Chicho died next to me on the bed on Saturday as we were both napping in the sun. His last anguished breaths woke me up and I was able to comfort him for a few seconds before he passed.
I had brought him home from the vet just a few hours before. The doctor had called to say his condition wasn't improving and suggested that it might be best to take him home, where he might feel more comfortable.
I didn't want him to die in a doctor's office.
Man, I really, really miss that old cat.
I'd been a dog person all of my life, but getting to know Daisy's two cats, and a few other strays along the way, changed my mind forever.
I could write more about Chicho, but I thought I'd let Daisy and Emma have the floor. I thought I'd also share a few photos of Chicho taken over the years.
Daisy wrote her wonderful eulogy for a Facebook post. Emma wrote hers through her tears as a sort of therapy in the minutes after Chicho died.
We lost a very important member of our family today.
A few days ago, Chicho became lethargic and seemed to have trouble breathing. After a few unpleasant days at the vet, he came home this afternoon and breathed his last while lying on the bed in a patch of sunlight. Emma and Grant were with him.
He did purr today, and he also drank out of the toilet. I choose to interpret those things as meaning he lived his life to the fullest to the end.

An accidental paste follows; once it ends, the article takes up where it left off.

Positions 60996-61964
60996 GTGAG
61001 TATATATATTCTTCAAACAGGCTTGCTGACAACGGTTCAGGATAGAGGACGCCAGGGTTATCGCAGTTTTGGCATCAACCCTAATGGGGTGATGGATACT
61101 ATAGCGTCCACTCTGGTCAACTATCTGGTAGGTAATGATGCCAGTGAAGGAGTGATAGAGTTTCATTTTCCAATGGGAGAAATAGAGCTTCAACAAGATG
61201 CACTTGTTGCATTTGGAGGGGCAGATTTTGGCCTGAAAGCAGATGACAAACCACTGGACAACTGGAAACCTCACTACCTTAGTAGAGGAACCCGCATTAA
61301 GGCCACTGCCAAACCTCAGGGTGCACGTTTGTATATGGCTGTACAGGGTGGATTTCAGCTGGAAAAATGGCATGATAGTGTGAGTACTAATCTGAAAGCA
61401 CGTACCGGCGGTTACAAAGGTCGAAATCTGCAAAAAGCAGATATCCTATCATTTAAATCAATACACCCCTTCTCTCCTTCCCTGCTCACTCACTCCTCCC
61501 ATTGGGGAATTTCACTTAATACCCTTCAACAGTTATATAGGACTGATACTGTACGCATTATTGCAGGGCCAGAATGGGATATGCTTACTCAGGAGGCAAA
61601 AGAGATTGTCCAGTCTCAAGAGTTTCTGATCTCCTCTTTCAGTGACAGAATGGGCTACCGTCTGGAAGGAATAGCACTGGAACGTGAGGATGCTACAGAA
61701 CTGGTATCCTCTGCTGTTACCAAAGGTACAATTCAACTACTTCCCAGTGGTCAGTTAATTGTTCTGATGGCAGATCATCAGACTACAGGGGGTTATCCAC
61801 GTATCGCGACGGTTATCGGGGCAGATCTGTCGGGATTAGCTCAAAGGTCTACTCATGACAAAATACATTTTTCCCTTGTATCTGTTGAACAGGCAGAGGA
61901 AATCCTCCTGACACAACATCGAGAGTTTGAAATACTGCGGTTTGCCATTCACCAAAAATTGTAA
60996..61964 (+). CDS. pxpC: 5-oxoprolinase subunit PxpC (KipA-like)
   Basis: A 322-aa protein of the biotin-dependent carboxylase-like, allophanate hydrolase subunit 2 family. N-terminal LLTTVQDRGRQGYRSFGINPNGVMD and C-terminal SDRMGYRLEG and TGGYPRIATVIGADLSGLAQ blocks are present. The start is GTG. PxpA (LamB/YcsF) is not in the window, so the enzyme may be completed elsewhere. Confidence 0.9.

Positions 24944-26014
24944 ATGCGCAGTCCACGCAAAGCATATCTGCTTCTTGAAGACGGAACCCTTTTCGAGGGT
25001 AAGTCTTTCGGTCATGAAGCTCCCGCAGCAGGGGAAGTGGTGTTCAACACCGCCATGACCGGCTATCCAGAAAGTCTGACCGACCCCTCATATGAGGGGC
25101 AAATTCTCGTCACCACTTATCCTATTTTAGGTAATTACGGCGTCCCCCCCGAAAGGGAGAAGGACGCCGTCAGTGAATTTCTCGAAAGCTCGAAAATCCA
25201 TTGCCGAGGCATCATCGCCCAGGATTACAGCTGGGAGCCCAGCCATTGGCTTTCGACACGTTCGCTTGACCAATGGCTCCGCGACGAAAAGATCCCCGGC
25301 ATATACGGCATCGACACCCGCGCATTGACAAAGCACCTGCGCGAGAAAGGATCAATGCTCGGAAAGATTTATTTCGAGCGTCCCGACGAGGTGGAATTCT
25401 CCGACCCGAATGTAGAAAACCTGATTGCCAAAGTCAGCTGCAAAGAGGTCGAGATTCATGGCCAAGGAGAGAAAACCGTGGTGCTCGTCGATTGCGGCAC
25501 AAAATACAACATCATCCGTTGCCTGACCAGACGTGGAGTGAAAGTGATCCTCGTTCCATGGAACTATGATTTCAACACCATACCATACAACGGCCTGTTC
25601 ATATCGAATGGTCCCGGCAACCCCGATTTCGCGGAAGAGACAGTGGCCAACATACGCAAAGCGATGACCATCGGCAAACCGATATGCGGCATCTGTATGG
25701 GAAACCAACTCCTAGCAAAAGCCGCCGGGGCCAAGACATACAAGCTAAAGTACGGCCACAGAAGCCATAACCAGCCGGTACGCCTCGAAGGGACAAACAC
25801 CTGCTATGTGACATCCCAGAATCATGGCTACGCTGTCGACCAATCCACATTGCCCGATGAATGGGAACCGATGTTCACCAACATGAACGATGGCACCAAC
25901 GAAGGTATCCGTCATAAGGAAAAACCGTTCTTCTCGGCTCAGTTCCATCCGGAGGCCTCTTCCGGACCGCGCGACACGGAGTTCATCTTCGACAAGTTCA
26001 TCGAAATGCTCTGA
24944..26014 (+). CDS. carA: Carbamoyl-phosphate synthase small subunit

Allergies mean Chicho is probably our last cat. Fortunately, he leaves a lot to remember him by.
A little bit of his history:
We got Chicho in 1999, when he was a kitten in a cardboard box at a pet market in St. Petersburg. We had already selected a "fancy" kitten, our beloved Zhenya, and they offered to throw in Chicho, a street cat, for free.
Despite his scrappy origins, he put together a distinguished CV.
I'm sure he's one of the few cats to take the Krasnaya Strela to Moscow, and he also holds a Russian (cat) passport, which we all know are currently in great demand in Crimea. Named after Salvadore Allende, his name made a graceful transition to the Czech Republic, where it also means "kitty."
To the last, he enjoyed his hobbies: eating, purring, winking, laser tag, meowing at the crack of dawn, scratching furniture, "thinking" outside the box, and engaging in ostentatious acts of relaxation.
To anyone who thinks cats are aloof and unloving, I'm sorry you never met Chicho. He loved people, belly rubs, and simply hanging out.
We're going to miss him a lot.
CHICHO SINDELAR 1999-2014
He was a well-loved pet and a family member. He was loving, hungry, kind, sometimes annoying, and very popular. I’ve never loved an animal as much as I loved Chicho. He’s been around my entire life, since before I was born.
Sure he could be annoying and nagging, but he was always there for me. He had a good life and a good death. I know that he’s still happy right now, wherever he is.
He will always be in my heart and always remembered.
Goodbye forever, Chicho.
Wednesday, January 1, 2014
We made a return trip to one of our favorite cities recently -- Amsterdam. There's a great photo just waiting to be taken almost everywhere you turn -- from grandmothers riding scooters to some truly bizarre graffiti. Enjoy.
You can read about a guided bike tour we took outside of the city on my other blog, Grant's Prague Bike Blog, here.